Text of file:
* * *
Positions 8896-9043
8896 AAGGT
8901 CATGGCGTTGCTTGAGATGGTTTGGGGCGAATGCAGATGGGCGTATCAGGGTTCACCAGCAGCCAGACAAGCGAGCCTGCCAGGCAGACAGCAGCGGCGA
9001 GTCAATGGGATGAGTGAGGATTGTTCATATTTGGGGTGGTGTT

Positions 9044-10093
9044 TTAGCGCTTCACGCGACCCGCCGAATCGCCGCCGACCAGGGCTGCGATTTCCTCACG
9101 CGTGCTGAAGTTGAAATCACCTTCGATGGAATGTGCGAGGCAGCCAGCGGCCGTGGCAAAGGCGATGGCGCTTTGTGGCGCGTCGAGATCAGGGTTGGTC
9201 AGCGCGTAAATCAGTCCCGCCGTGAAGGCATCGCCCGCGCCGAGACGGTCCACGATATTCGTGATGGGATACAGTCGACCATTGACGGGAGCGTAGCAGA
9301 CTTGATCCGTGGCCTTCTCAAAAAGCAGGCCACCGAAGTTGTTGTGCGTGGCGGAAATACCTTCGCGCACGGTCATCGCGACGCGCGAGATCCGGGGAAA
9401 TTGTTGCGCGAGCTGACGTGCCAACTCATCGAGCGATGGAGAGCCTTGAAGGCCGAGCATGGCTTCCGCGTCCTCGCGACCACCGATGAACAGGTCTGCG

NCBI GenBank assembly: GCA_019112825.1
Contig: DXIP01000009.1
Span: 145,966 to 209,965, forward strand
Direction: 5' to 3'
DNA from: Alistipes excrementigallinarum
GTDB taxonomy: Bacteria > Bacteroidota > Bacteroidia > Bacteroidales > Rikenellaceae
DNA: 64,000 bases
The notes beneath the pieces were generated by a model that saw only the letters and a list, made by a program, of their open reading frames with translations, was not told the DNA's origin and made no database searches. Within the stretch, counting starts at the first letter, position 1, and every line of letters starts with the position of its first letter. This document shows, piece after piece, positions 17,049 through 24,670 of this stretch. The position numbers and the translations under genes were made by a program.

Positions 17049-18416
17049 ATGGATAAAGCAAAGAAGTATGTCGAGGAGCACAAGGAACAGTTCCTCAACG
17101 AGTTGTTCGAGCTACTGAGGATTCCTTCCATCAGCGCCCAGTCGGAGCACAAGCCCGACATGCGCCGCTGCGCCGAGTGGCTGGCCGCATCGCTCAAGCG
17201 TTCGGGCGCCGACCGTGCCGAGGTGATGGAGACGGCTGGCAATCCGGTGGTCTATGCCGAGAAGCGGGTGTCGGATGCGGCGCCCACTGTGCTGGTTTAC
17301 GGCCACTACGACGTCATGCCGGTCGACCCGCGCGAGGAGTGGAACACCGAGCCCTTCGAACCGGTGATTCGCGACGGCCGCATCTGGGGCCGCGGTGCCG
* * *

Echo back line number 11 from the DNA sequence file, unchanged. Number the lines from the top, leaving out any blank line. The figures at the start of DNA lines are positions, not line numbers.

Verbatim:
NCBI GenBank assembly: GCA_019112825.1